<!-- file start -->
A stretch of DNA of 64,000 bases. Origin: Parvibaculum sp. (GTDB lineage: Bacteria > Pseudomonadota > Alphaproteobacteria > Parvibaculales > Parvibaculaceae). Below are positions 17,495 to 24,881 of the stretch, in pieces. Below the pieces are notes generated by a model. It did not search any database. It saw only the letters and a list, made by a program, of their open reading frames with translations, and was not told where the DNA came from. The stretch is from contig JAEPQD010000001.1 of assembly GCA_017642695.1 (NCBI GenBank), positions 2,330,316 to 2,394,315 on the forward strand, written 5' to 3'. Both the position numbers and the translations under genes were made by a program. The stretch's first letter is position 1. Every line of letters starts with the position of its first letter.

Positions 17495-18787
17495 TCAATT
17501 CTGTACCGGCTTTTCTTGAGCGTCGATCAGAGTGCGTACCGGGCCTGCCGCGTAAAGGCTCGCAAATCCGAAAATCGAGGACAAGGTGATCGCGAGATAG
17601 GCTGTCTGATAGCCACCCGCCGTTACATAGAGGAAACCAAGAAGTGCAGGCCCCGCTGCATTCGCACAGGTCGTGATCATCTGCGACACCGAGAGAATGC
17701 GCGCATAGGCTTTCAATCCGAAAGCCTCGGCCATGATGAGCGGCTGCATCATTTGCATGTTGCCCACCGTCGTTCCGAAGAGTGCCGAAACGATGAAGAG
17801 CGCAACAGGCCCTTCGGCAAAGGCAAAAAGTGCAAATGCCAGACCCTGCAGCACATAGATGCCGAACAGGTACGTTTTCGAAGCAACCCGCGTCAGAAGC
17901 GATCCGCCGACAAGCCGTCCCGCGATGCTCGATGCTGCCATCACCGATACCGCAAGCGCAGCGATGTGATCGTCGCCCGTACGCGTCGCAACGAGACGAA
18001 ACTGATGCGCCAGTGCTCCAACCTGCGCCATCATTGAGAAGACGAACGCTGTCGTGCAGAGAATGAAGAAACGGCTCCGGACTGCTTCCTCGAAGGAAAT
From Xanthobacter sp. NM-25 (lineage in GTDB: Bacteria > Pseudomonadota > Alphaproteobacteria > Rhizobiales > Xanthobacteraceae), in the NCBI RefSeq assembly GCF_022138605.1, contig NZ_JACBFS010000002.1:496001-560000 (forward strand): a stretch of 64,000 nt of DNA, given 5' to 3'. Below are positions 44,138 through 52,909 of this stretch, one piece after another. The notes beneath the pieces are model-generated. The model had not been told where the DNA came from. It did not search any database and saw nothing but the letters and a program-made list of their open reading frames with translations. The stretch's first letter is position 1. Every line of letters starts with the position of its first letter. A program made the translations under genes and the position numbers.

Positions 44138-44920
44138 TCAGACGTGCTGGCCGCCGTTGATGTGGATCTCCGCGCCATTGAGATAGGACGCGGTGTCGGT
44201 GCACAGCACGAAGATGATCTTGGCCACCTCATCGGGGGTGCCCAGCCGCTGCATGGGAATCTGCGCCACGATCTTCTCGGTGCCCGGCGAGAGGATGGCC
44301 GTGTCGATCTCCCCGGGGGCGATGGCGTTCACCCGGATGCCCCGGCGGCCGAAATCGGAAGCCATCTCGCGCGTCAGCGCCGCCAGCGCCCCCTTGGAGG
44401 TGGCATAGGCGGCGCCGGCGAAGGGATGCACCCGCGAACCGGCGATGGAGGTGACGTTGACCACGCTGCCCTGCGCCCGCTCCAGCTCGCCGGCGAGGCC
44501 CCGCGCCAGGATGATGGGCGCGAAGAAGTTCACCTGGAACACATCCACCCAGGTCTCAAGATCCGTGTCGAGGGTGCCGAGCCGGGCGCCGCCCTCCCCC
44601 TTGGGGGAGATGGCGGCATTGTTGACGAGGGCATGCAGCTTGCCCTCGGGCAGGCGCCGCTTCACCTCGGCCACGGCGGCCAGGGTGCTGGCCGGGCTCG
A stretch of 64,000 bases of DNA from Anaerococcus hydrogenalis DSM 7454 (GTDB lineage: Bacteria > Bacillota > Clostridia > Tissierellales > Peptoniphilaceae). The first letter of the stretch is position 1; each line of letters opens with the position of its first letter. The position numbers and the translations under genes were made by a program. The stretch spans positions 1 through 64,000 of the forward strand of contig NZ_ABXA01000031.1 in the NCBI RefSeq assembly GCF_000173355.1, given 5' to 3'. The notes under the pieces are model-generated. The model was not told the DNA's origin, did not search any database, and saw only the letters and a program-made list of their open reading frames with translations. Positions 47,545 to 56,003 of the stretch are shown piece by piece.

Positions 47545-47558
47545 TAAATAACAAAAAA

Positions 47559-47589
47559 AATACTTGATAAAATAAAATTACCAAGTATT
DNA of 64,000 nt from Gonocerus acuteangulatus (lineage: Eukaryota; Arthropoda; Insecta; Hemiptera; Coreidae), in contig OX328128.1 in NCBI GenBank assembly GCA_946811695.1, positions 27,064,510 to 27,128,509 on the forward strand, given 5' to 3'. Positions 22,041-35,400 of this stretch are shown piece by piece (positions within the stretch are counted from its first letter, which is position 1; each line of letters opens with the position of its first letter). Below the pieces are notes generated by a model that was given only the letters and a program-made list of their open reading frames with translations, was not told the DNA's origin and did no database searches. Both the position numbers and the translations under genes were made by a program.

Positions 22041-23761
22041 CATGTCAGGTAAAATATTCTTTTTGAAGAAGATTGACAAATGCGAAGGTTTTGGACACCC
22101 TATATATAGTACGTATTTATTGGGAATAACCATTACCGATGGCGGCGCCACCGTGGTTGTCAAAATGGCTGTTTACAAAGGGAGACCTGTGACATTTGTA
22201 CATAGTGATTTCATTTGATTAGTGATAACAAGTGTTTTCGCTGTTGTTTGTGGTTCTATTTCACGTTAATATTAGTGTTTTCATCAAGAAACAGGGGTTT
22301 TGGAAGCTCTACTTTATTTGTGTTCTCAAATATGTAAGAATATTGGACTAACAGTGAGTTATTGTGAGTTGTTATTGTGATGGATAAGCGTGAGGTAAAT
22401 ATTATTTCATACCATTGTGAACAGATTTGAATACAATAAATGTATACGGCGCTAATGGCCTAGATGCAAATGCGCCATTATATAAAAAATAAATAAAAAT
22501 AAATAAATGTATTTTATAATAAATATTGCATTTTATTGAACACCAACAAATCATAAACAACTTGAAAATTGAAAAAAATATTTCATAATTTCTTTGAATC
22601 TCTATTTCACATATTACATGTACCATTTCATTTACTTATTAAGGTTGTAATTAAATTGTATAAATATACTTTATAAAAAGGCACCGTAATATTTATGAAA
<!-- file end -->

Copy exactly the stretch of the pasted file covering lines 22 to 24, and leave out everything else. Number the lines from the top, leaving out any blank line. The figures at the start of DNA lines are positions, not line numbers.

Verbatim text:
47559 AATACTTGATAAAATAAAATTACCAAGTATT
DNA of 64,000 nt from Gonocerus acuteangulatus (lineage: Eukaryota; Arthropoda; Insecta; Hemiptera; Coreidae), in contig OX328128.1 in NCBI GenBank assembly GCA_946811695.1, positions 27,064,510 to 27,128,509 on the forward strand, given 5' to 3'. Positions 22,041-35,400 of this stretch are shown piece by piece (positions within the stretch are counted from its first letter, which is position 1; each line of letters opens with the position of its first letter). Below the pieces are notes generated by a model that was given only the letters and a program-made list of their open reading frames with translations, was not told the DNA's origin and did no database searches. Both the position numbers and the translations under genes were made by a program.

Positions 22041-23761